As battle royale games continue their utter domination of the video game market in 2019, developers and publishers are scrambling to catch up to whichever title is perceived to be the industry leader of the week. While Epic Games’ Fortnite long held that crown, EA and Respawn Entertainment’s Titanfall spinoff Apex Legends, which dropped back in February, now maintains the tenuous title of BR champion.
Yet, Apex is faced this week with competition from an unlikely source: another EA game. Battlefield V’s long-anticipated Firestorm game mode finally debuted yesterday, and it has managed to ignite at least some interest in DICE’s most divisive series entry. With influencers like DrDisrespect and Shroud hopping on the bandwagon (possibly after cashing a check from the publisher), it’s safe to say that Firestorm has the attention of at least some BR fans.
While the new mode is somewhat of a mixed bag, it seems to have been relatively competently developed. DICE has a long history of successful Battlefield titles under its belt, but this marks its first attempt at anything remotely related to the latest industry trend. Some have praised it, while others have complained about the slow overall pace of the game and lackluster, clunky looting mechanics and interfaces. Yet, the most controversial aspect of this new experience seems to be its lack of Apex-style post-mortem revival systems.
When battle royale games were first taking off, it was common knowledge that, once a player kicked the bucket, they may as well have been kicked from the server. While they could usually watched their remaining squadmates attempt to forge on without them, there was no way of bringing them back into the fight once they fell. Apex Legends changed that by allowing still-standing players to collect respawn tokens from their fallen enemies which, if taken to a specific spot on the map, could be used to bring defeated partners back into the fight.
This has become such a popular mechanic that Epic Games — once the oft-imitated, never-the-imitator harbinger of all things battle royale — is planning on introducing it to Fortnite via a new respawn van system which allegedly leaked a few days ago. While virtually unprecedented just two short months ago, this mechanic seems to have become a requisite in the genre, and Battlefield V’s late-to-the-party rendition of the mode has caught some flack for not including it.
The typical Battlefield revival system is still present here, and players can revive downed teammates much as they would in typical BFV combat. However, once they’ve been eliminated, they’re gone for good. There’s no card or token which can bring them back at the moment, which may inhibit squad play for some. This would be most impactful in a duos setting, but DICE has said that co-op battle royale modes won’t be making an appearance until some time in April.
Would the inclusion of Apex’s revival system be all that consequential to the Firestorm experience? That’s a tough question to answer, but it seems like, at the moment, the mode may need to do everything in its power to stay relevant. It’s no secret that battle royale titles are almost literally a dime a dozen these days, and, should DICE be skimping on some important, popular features, it could spell disaster for the recently-released Battlefield component.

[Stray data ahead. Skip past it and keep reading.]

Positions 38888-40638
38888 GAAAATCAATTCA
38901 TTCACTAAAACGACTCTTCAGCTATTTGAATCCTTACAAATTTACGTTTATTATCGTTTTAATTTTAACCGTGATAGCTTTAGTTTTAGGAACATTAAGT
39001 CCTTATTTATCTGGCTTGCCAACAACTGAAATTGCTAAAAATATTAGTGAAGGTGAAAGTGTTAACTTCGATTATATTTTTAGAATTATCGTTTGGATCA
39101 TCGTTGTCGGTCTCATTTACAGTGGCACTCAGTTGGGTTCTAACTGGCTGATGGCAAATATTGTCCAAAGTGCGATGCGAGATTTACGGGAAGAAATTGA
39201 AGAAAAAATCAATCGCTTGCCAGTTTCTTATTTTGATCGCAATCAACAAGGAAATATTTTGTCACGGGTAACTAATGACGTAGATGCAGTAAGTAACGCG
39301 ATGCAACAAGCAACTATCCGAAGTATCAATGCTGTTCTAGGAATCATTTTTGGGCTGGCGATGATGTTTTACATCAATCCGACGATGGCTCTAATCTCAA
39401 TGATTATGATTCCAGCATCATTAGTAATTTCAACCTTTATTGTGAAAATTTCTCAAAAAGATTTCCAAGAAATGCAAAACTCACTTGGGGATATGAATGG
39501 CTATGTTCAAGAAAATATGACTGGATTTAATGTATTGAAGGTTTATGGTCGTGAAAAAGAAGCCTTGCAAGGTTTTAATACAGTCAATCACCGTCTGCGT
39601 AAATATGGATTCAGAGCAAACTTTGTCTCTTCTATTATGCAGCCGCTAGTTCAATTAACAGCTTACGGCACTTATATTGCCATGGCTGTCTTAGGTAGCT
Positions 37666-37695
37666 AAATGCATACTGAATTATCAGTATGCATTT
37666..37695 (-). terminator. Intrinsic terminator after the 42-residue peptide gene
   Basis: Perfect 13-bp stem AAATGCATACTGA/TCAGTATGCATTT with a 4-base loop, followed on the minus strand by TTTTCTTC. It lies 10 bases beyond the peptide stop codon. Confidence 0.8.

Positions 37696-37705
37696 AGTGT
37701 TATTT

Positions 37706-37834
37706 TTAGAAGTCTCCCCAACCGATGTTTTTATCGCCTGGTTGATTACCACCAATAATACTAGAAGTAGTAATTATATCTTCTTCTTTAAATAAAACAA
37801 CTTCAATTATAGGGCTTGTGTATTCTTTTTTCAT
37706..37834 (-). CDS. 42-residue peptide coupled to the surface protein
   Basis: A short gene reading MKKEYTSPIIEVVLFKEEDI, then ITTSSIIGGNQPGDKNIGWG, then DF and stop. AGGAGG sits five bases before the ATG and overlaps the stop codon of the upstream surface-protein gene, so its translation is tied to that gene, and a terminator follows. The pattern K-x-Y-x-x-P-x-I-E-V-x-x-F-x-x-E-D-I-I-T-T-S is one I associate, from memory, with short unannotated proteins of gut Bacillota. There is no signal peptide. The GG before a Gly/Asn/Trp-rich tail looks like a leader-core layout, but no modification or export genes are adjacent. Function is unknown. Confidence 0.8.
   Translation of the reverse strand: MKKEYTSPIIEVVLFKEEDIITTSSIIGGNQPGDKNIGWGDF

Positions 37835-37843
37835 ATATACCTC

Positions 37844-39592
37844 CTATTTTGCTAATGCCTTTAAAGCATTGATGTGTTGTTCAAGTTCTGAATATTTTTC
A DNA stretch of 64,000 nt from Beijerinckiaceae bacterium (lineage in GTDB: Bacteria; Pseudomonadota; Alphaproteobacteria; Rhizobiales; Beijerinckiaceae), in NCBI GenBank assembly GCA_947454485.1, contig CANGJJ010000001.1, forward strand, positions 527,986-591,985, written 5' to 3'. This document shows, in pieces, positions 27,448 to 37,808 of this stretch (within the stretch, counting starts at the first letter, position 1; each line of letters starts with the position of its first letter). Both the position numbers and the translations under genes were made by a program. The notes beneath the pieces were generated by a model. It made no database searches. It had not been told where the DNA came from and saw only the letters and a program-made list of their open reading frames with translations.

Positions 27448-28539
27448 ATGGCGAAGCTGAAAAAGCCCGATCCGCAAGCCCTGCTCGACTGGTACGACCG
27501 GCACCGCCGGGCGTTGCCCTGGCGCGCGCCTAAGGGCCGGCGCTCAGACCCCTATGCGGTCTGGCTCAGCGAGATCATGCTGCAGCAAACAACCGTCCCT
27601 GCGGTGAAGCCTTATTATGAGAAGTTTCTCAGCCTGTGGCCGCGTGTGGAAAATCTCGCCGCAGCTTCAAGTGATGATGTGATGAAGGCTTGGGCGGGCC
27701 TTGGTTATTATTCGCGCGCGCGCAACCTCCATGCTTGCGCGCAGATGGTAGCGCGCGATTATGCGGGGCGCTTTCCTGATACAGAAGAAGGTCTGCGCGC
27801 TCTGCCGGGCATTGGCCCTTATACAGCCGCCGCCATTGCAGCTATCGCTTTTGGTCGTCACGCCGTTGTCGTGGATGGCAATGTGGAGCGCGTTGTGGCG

While the ability to revive defeated teammates seems to have been well-received if appropriately balanced, detractors have voiced grievances with the fact that it could essentially undo some of their efforts; there’s no worse feeling than nearly wiping a squad only for a lone straggler to revive his buddies and come back with a vengeance. Yet, that’s much easier said than done, and it should have players who manage to pull it off feeling like John Wick avenging his dog.
At the end of the day, this seems to be an issue of a lack of innovation in a relatively stagnant pool of titles. Proponents can brag until the cows come home about the slight differences between Apex and other games which sets it apart, but indifferent onlookers will still have a hard time telling the difference between the two. These games are so similar that each small, incremental gameplay change is treated like a major revolution, and it’s indicative of the relative lack of ideas circulating in the AAA development space at the moment. Apex may be separate from PUBG, Realm Royale, Firestorm, and Fortnite stylistically, but it hardly feels all that unique when it comes down the brass tacks. No, battle royale games don’t all need to have Apex’s revival system—they need to have the next big thing which makes that system seem out of date.
There’s something desperately "me too" about Firestorm which makes it unappealing. It exists merely because EA mandated it, not because DICE had any genuinely new ideas for the genre. The mode plays it safe and fails to innovate in any meaningful ways, and it almost feels like a mockery of the traditional Battlefield gameplay with which we are all familiar. Plus, while most games in the genre are free to play, Firestorm comes locked behind a premium sixty-dollar price tag, which means that very few curious players will be likely to jump in to check out what the new game mode is like.
Much like Anthem failed because it tried to be Destiny without forwarding any genuine innovation or reason for being, Firestorm will likely fall flat because it doesn’t supersede Apex in terms of new modes and methods of play. What’s worse, EA is effectively competing with itself in this scenario, which can only hurt in the end.